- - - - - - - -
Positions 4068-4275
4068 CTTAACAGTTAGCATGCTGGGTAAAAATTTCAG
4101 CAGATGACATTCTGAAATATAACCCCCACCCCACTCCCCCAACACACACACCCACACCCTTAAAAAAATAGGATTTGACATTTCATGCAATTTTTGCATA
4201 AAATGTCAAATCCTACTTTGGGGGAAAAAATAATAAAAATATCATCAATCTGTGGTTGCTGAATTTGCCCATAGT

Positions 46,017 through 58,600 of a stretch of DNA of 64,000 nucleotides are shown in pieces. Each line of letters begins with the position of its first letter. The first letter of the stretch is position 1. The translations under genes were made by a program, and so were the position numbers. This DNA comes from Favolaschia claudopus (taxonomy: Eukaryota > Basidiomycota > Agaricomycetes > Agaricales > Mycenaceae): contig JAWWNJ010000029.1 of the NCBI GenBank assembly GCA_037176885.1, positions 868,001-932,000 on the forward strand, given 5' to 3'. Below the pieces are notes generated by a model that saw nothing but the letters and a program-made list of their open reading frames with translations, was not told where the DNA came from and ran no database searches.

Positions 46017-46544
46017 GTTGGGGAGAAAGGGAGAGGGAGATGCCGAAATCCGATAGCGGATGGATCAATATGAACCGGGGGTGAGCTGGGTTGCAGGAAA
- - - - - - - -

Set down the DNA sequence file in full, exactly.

Positions 4068-4275
4068 CTTAACAGTTAGCATGCTGGGTAAAAATTTCAG
4101 CAGATGACATTCTGAAATATAACCCCCACCCCACTCCCCCAACACACACACCCACACCCTTAAAAAAATAGGATTTGACATTTCATGCAATTTTTGCATA
4201 AAATGTCAAATCCTACTTTGGGGGAAAAAATAATAAAAATATCATCAATCTGTGGTTGCTGAATTTGCCCATAGT

Positions 46,017 through 58,600 of a stretch of DNA of 64,000 nucleotides are shown in pieces. Each line of letters begins with the position of its first letter. The first letter of the stretch is position 1. The translations under genes were made by a program, and so were the position numbers. This DNA comes from Favolaschia claudopus (taxonomy: Eukaryota > Basidiomycota > Agaricomycetes > Agaricales > Mycenaceae): contig JAWWNJ010000029.1 of the NCBI GenBank assembly GCA_037176885.1, positions 868,001-932,000 on the forward strand, given 5' to 3'. Below the pieces are notes generated by a model that saw nothing but the letters and a program-made list of their open reading frames with translations, was not told where the DNA came from and ran no database searches.

Positions 46017-46544
46017 GTTGGGGAGAAAGGGAGAGGGAGATGCCGAAATCCGATAGCGGATGGATCAATATGAACCGGGGGTGAGCTGGGTTGCAGGAAA